When most people think of why they should wear safety eyewear in the workplace, they focus on how they prevent injury from an accident. While this is crucial, another important aspect of worker eye safety involves preventing eye disease.
Both eye injury and disease in the workplace impact productivity, and both are usually preventable. This article overviews how to prevent both injury and disease in the workplace and provides a slew of resources for building a comprehensive approach to doing so.
Preventing eye injury in the workplace is, essentially, quick and easy. Eye Injury Prevention really just involves one step: wear safety eyewear.
Quick and easy doesn’t always mean simple, though, and that’s certainly the case with preventing eye injuries. Wearing quality safety eyewear is the goal, but reaching that goal often involves several important elements. Those include:
1. Identifying potential hazards.
This means assessing work areas and equipment and knowing which tasks and areas present eye hazards. Potential eye hazards include projectiles, chemicals, radiation, and bloodborne pathogens. Protecting Your Eyes at Work also means knowing that many jobs have more than one hazard in play.
2. Developing a safety eyewear policy.
Create a program that involves everyone. Prevent Blindness recommends “a 100% mandatory program for eye protection in all areas” because “a broad program prevents more injuries and is easier to enforce” than one limited to certain areas and tasks.
3. Finding the right eyewear.
To increase the likelihood of compliance, eyewear must fit properly and be comfortable. The Importance of Eyewear Fit cannot be underestimated. Additionally, the right eyewear fit means determining the appropriate eyewear for the task according to the standards OSHA provides for Eye and Face Protection.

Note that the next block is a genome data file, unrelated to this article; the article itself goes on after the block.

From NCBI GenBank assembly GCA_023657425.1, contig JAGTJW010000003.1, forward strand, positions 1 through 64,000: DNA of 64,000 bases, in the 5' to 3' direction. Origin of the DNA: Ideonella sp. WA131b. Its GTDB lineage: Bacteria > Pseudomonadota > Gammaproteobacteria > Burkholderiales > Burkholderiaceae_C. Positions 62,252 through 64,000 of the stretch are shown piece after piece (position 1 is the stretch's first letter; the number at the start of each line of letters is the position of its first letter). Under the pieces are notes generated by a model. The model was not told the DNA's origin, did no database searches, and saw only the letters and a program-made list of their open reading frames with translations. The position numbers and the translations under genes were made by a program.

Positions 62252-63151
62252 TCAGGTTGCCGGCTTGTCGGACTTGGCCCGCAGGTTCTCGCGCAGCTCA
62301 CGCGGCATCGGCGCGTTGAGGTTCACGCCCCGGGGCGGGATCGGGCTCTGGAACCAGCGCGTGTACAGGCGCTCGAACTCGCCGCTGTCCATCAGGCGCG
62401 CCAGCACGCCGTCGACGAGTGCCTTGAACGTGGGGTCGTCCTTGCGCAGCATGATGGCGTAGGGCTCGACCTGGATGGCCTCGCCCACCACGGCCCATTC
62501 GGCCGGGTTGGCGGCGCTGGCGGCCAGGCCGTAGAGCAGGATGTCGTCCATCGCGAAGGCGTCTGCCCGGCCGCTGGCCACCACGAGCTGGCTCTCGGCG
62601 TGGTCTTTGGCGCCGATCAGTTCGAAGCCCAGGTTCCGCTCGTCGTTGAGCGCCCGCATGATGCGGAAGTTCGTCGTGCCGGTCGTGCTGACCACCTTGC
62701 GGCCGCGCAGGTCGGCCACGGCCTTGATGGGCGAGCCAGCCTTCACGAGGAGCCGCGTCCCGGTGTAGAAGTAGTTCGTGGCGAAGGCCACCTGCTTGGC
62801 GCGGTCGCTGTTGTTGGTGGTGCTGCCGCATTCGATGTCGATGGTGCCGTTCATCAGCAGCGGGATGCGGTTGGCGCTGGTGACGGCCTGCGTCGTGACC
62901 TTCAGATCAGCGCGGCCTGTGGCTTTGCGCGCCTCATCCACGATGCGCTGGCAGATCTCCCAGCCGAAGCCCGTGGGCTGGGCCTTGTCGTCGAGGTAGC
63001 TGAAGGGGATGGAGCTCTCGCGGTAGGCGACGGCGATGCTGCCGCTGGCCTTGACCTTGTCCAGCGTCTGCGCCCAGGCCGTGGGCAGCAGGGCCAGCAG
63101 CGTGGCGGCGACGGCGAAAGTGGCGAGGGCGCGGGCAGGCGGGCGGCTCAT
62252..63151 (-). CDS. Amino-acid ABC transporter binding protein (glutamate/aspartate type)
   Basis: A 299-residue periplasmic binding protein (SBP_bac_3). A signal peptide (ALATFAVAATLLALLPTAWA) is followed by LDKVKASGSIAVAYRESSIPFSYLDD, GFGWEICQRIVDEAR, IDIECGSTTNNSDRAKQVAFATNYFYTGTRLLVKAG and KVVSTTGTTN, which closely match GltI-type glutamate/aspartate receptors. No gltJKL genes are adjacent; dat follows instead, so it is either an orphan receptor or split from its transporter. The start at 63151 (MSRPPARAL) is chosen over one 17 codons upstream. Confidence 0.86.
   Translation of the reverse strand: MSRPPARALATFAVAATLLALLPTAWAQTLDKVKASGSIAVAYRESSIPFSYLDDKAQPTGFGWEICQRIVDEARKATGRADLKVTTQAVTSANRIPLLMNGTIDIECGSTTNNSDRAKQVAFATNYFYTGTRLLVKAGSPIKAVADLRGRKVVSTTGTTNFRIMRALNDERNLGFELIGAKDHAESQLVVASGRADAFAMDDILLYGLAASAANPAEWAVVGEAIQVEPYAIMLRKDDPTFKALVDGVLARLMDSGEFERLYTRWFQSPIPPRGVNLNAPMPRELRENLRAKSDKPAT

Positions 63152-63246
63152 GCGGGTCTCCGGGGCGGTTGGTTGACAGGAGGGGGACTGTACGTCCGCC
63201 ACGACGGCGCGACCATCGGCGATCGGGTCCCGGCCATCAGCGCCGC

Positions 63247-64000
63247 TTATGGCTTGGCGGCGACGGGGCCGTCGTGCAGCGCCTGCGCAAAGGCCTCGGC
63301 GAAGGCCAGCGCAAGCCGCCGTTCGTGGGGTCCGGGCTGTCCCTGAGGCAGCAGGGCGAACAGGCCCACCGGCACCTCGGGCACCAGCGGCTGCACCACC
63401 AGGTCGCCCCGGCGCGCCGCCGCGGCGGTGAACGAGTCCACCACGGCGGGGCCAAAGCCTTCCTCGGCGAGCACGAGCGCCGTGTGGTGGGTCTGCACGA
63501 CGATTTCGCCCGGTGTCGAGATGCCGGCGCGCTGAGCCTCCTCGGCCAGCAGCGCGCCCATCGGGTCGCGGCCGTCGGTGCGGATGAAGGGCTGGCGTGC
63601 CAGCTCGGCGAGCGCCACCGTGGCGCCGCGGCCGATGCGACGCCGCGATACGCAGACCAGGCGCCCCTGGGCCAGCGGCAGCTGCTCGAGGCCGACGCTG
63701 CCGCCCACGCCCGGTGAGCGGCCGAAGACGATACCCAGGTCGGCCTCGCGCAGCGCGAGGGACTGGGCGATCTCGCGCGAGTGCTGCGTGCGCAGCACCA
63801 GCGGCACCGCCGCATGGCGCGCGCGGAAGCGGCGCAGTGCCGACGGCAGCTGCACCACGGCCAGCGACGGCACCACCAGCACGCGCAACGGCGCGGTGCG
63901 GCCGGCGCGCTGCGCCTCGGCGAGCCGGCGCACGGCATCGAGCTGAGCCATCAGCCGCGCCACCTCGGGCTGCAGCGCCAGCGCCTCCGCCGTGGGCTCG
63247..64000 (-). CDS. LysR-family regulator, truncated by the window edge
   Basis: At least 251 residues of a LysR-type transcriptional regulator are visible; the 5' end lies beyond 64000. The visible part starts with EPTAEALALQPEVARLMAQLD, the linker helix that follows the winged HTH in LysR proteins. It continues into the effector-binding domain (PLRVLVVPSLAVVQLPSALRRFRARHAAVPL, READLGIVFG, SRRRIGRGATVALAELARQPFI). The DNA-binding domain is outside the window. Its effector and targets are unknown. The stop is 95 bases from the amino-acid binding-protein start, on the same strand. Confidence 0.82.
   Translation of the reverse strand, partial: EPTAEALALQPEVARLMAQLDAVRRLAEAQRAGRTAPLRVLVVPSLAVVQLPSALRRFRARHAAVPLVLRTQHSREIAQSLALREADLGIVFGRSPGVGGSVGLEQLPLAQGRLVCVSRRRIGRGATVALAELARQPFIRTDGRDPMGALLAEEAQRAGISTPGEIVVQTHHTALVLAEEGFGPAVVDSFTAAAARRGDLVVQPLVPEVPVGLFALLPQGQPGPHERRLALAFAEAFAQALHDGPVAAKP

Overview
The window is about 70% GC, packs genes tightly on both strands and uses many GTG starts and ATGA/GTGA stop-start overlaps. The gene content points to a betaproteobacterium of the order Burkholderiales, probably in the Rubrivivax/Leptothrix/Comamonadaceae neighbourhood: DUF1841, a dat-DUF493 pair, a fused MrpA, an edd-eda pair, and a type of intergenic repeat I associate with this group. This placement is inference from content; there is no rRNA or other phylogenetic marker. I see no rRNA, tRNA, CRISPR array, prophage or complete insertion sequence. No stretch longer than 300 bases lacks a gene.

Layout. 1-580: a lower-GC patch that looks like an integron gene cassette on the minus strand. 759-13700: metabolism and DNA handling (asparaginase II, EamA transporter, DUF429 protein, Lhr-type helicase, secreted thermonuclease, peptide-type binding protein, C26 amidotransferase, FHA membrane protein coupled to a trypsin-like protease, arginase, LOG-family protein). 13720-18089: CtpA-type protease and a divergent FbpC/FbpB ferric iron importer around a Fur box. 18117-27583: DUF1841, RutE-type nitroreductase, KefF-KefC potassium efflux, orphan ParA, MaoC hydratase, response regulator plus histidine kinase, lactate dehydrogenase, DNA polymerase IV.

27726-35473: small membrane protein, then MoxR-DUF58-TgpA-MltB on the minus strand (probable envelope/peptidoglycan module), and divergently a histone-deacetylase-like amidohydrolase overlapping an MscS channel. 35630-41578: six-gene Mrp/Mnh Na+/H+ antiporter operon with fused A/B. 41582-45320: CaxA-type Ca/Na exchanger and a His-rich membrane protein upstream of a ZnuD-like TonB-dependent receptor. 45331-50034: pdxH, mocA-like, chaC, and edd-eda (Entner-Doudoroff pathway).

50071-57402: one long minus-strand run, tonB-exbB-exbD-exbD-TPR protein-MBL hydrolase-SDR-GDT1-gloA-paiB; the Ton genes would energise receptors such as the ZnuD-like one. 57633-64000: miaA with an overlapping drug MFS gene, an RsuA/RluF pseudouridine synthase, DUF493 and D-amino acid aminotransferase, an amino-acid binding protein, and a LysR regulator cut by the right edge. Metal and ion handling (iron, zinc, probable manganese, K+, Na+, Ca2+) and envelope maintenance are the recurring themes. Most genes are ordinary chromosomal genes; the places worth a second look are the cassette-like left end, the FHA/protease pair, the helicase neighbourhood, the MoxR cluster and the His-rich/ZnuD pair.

4. Planning and training for emergencies.
Create an emergency plan with first-aid procedures, eyewash stations available, and training to help workers identify and treat eye injuries.
5. Creating an eyewear maintenance plan.
In addition to having an eyewear policy and emergency plan in place, encourage Good Habits for Safety Glass Maintenance. Such habits include proper cleaning of eyewear along with regular inspection and replacement.
For good reason, preventing eye injury in the workplace receives a lot of focus. After all, according to the American Association of Ophthalmology, 90% of serious eye injuries are preventable simply by wearing safety eyewear. Eye protection at work goes beyond the obvious injuries that can happen, though. Workers can also learn to prevent eye disease through their workplace eye safety habits.
Some workplace hazards can lead to eye disease. In addition, many workers also often battle eye disease caused by the nature of their work and/or the environment in which they work. Below are some of the more common eye diseases and conditions – along with potential solutions – often faced in the workplace.
Disease Through Exposure